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Vote Nears On McDonald's Surprisingly Contentious Judicial Nomination

Bob Child
Then-Connecticut State Sen. Andrew McDonald, D-Stamford, speaks at a rally at the State Capitol in Hartford, Conn., in 2008.

Governor Dannel Malloy warned on Thursday that the independence of the state’s judiciary might be in jeopardy if his nominee to be Connecticut chief justice fails to win Senate confirmation. The State Senate is likely to vote on the nomination of Justice Andrew McDonald on Monday.

McDonald is a Democrat who is an old friend and political ally of Malloy’s. When he served in the State Senate McDonald was an unabashed liberal proponent of gay marriage and abortion rights. And as a State Supreme Court Justice he voted to repeal capital punishment in Connecticut. This made for a testy confirmation hearing when McDonald was before the Judiciary Committee last month. His nomination made it through but with an unfavorable recommendation after a 20-20 party-line vote. Malloy says this is a bad sign for the independence of the state’s judiciary because five years ago McDonald had won overwhelming legislative approval.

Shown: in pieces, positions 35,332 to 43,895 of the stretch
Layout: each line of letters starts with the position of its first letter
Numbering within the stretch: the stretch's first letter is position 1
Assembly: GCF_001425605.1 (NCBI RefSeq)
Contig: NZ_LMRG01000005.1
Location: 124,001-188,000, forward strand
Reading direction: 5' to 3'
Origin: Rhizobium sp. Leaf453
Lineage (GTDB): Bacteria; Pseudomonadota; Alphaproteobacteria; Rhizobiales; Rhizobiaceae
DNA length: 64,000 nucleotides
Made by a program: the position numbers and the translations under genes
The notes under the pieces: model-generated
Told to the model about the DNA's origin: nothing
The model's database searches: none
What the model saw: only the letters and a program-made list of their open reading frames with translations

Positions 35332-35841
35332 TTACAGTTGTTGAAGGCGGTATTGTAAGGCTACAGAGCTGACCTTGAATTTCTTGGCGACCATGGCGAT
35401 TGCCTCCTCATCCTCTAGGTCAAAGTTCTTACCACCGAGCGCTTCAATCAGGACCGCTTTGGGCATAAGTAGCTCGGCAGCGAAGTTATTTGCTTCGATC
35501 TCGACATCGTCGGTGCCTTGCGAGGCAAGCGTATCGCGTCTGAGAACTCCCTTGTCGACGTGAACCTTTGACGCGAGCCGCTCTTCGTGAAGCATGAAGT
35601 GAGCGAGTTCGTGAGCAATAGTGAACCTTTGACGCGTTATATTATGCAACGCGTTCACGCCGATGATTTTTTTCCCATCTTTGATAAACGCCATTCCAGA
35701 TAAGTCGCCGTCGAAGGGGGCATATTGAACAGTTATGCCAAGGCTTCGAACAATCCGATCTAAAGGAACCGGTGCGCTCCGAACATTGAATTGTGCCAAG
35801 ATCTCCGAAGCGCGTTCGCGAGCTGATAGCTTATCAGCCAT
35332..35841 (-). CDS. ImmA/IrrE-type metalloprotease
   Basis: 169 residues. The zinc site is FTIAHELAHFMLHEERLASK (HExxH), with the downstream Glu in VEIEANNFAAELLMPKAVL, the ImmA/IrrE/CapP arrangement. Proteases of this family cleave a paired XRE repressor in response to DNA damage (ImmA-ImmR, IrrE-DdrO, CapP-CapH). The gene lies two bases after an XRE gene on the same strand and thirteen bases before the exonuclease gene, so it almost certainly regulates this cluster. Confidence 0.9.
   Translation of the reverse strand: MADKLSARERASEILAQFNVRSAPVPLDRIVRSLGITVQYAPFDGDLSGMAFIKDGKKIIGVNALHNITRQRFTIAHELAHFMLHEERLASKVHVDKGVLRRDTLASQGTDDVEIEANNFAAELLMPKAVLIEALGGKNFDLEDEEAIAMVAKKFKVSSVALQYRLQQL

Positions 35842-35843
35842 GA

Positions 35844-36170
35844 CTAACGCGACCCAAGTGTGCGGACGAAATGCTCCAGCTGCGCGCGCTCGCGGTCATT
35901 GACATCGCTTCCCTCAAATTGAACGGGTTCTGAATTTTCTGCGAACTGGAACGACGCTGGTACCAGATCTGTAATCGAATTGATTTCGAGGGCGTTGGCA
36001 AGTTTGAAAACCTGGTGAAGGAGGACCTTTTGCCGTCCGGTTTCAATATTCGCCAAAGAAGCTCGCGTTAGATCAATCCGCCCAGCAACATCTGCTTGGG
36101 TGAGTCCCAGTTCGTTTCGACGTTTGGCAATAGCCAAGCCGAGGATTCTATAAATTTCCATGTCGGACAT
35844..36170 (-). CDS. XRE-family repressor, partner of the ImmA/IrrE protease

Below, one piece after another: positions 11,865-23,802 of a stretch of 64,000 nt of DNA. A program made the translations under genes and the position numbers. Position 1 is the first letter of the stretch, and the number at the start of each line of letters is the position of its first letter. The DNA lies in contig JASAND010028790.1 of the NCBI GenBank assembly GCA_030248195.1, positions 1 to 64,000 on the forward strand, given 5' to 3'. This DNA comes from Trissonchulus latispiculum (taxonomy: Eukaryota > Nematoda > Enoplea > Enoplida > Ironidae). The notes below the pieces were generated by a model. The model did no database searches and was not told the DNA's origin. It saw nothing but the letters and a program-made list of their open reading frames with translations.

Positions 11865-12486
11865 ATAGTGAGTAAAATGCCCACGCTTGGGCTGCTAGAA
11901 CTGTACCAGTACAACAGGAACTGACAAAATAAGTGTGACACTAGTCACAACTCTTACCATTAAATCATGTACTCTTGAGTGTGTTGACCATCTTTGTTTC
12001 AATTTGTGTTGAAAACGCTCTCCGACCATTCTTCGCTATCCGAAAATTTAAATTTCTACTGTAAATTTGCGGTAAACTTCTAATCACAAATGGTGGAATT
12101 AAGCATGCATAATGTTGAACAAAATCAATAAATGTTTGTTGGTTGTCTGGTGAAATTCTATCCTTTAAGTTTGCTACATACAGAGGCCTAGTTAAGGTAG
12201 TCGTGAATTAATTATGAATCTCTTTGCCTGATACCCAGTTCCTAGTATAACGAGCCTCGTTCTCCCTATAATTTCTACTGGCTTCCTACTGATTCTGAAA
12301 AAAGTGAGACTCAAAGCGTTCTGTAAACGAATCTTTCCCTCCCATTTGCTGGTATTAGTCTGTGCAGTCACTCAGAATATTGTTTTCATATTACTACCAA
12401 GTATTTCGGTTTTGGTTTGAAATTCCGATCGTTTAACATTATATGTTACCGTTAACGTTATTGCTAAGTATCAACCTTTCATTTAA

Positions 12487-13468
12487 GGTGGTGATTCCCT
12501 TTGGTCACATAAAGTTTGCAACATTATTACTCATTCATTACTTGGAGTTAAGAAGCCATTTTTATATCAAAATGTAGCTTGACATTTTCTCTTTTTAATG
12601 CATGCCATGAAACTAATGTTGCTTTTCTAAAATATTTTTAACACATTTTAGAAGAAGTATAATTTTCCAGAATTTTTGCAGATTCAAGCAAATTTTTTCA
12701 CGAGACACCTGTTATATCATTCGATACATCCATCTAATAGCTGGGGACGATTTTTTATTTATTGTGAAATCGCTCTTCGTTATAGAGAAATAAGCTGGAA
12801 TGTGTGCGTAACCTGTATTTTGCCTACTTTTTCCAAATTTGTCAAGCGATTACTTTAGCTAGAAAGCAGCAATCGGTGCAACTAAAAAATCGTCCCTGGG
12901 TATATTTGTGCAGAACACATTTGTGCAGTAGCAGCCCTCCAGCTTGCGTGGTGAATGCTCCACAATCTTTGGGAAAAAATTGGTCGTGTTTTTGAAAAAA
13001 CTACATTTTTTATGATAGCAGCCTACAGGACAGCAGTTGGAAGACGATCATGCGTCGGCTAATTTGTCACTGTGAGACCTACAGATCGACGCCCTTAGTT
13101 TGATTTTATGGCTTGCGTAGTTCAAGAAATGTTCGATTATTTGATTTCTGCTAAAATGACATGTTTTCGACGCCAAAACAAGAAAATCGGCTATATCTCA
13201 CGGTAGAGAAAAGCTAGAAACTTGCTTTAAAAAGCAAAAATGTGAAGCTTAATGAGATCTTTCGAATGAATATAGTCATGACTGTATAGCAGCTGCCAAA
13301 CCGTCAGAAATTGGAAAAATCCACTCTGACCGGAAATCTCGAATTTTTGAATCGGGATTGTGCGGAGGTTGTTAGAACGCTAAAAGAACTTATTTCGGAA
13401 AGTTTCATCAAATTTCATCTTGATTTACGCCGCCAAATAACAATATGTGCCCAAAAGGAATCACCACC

“I hope this is not because he is a gay man that he is being treated this way. I hope it’s not because he and I have known each other for a long period of time that he’s being treated this way. But I do know that the way he’s being treated ultimately could have a very damning impact of our legal system in Connecticut.”

The State Senate is split 18-18 between Democrats and Republicans, but the Democrats have already lost one vote. That’s because Senator Gayle Slossberg of Milford has recused herself from the confirmation vote because she previously had a legal matter before McDonald.

In the meantime, a lobbying group organized to support McDonald has reserved time to run television ads on local stations urging Senate Republicans to drop their opposition to McDonald. Other supporters have set up telephone banks for robocalls.

As WSHU Public Radio’s award-winning senior political reporter, Ebong Udoma draws on his extensive tenure to delve deep into state politics during a major election year.
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